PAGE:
By June, the tobacco industry was broadcasting radio advertisements using the theme that rich doctors would get richer with this tax while the poor would pay the most for it. The industry had considered running advertisements during the signature-gathering phase but did not want to give the circulators extra publicity. After the initiative qualified, these advertisements were designed to counter the free publicity that had surrounded the proponents on filing day. According to Raimundo, “There

had been a lot of publicity around the qualifying of the initiative. And we didn't want that to go unresponded to for months. …They were getting all kinds of positive publicity. We had to do something to…plant the seeds of doubt about the initiative.”[29]

The two campaigns shared a similar approach—designing a message around polling data—but they used the data in very different ways. CAUTI had the money to saturate television, radio, and print media with paid advertising that promoted the tobacco industry's position. The Coalition, with its limited resources, relied on free publicity to define the issue and to get its message to the public. The Coalition used the grassroots network it had established during the signature collecting campaign.[30] Members held coordinated press conferences throughout the state using local volunteers who were assisted by press materials and information that Nicholl and his campaign staff provided. They established speaker bureaus, trained volunteers to debate the opposition, and secured endorsements.[31] All this activity received widespread media coverage. Some of the more effective press conferences in early July featured children helping to promote the tobacco tax.[32] During the campaign, only three major newspapers in California ran editorials opposing the tobacco tax.[31]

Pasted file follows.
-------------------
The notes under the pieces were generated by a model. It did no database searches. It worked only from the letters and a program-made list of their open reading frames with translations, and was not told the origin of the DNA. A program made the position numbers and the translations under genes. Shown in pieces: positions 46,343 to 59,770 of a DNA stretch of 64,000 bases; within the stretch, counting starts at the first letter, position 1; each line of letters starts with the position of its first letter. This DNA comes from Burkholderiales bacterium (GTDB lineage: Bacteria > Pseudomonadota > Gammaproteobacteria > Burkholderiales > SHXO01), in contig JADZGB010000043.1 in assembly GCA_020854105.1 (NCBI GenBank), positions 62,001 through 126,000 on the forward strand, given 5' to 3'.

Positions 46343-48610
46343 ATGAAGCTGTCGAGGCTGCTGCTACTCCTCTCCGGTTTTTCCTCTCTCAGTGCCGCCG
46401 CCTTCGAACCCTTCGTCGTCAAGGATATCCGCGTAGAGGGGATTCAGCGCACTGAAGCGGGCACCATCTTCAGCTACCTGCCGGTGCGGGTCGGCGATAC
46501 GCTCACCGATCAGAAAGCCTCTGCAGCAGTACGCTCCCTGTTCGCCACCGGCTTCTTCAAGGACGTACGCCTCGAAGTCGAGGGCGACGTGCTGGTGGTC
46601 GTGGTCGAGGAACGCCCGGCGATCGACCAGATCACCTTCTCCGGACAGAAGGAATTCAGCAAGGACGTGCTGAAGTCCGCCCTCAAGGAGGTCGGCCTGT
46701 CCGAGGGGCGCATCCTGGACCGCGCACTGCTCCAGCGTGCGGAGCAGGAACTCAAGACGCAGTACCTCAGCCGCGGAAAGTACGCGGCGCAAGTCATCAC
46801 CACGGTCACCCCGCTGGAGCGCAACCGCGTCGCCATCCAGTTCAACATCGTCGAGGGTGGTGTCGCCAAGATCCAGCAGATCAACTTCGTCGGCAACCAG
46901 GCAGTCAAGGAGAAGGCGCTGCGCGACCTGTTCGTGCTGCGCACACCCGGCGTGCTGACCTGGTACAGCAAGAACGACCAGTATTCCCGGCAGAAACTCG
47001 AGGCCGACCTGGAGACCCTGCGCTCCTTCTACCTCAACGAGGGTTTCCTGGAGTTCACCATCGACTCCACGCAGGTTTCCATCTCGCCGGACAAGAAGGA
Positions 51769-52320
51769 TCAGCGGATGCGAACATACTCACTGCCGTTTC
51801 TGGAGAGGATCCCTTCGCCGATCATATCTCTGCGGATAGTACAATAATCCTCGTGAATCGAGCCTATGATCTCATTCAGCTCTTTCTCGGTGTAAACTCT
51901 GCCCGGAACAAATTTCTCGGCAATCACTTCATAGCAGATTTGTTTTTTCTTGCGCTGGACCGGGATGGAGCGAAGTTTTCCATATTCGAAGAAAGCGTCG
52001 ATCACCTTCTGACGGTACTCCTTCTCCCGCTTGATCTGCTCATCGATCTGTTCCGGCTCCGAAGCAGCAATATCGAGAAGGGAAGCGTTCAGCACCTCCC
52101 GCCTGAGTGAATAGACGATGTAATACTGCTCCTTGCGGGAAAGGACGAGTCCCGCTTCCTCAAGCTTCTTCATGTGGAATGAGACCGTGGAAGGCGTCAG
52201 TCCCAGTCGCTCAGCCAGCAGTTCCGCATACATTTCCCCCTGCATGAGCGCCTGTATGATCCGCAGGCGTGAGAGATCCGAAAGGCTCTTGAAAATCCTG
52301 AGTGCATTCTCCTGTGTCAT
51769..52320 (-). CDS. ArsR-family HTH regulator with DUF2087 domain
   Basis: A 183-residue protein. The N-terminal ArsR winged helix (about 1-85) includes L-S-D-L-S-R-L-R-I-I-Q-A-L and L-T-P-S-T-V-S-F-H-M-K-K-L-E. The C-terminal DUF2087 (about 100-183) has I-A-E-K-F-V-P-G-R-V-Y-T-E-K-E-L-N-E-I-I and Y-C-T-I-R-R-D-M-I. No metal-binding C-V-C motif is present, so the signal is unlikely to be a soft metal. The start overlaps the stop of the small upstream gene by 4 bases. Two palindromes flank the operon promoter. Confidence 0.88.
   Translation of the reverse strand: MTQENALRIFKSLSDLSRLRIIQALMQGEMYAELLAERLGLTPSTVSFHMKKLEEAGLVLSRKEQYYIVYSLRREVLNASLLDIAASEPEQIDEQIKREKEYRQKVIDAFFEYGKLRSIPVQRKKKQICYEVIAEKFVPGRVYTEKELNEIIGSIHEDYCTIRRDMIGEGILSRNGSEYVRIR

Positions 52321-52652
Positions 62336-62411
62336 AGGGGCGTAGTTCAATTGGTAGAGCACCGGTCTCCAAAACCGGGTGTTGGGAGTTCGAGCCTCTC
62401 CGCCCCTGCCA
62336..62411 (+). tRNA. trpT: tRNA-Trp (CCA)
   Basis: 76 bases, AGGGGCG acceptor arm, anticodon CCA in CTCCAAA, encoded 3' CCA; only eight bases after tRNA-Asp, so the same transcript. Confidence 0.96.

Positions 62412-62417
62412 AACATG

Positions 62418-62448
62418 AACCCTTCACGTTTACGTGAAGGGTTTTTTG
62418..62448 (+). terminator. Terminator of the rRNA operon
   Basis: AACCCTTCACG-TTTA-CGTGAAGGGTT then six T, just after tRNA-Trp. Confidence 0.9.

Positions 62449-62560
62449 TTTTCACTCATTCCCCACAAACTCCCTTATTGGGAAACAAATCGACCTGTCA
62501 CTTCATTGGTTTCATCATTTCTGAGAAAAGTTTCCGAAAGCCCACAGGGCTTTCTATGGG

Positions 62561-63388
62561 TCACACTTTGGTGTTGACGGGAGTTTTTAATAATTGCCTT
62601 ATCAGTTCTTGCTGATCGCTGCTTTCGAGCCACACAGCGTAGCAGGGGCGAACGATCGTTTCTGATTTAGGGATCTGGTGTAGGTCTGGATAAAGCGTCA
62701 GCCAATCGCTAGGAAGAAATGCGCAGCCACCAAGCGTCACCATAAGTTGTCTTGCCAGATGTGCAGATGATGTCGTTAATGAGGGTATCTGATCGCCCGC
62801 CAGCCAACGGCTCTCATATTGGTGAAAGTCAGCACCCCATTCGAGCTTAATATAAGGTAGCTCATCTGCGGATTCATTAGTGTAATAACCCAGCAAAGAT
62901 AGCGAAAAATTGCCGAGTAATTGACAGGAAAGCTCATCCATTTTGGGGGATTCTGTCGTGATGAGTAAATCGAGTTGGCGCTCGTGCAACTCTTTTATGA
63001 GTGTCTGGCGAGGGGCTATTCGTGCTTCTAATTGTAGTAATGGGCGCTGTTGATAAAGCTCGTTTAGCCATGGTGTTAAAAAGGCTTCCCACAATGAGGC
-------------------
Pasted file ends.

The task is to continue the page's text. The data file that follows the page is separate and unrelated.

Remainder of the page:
Although the Coalition used the name and credibility of the American Heart Association (AHA) throughout the tobacco tax effort, the AHA had not contributed significant organizational, staff, or financial resources.[4] Nicholl summarized the attitude of the voluntaries:

Here's the way I describe it. Cancer is Republican, Lung is Democrat, and Heart is nonpolitical. They can't stand it. They don't like politics, they're not comfortable with it. It's like walking on nails for them. So they were not really there until the end. Cancer is controlled by all these docs. This is just the lay person's view of things. And Lung Association, boy, if they were better trained, they'd be better, but their heart is out on the streets and, you know, kind of a democratic approach. But Heart, it is just not comfortable with politics.[6]

However, on July 11, 1988, the AHA Greater Los Angeles Affiliate finally contributed $25,000 to the Coalition, and the California Affiliate (which included all of California outside Los Angeles County) gave $25,000 in early September.[33][34] AHA had never even had representation in Sacramento until August 1988, when it hired Dian Kiser to be its first lobbyist. AHA worried that its name would be linked with radical organizations like Campaign California or ANR.[4]

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Beating the Tobacco Industry at the Polls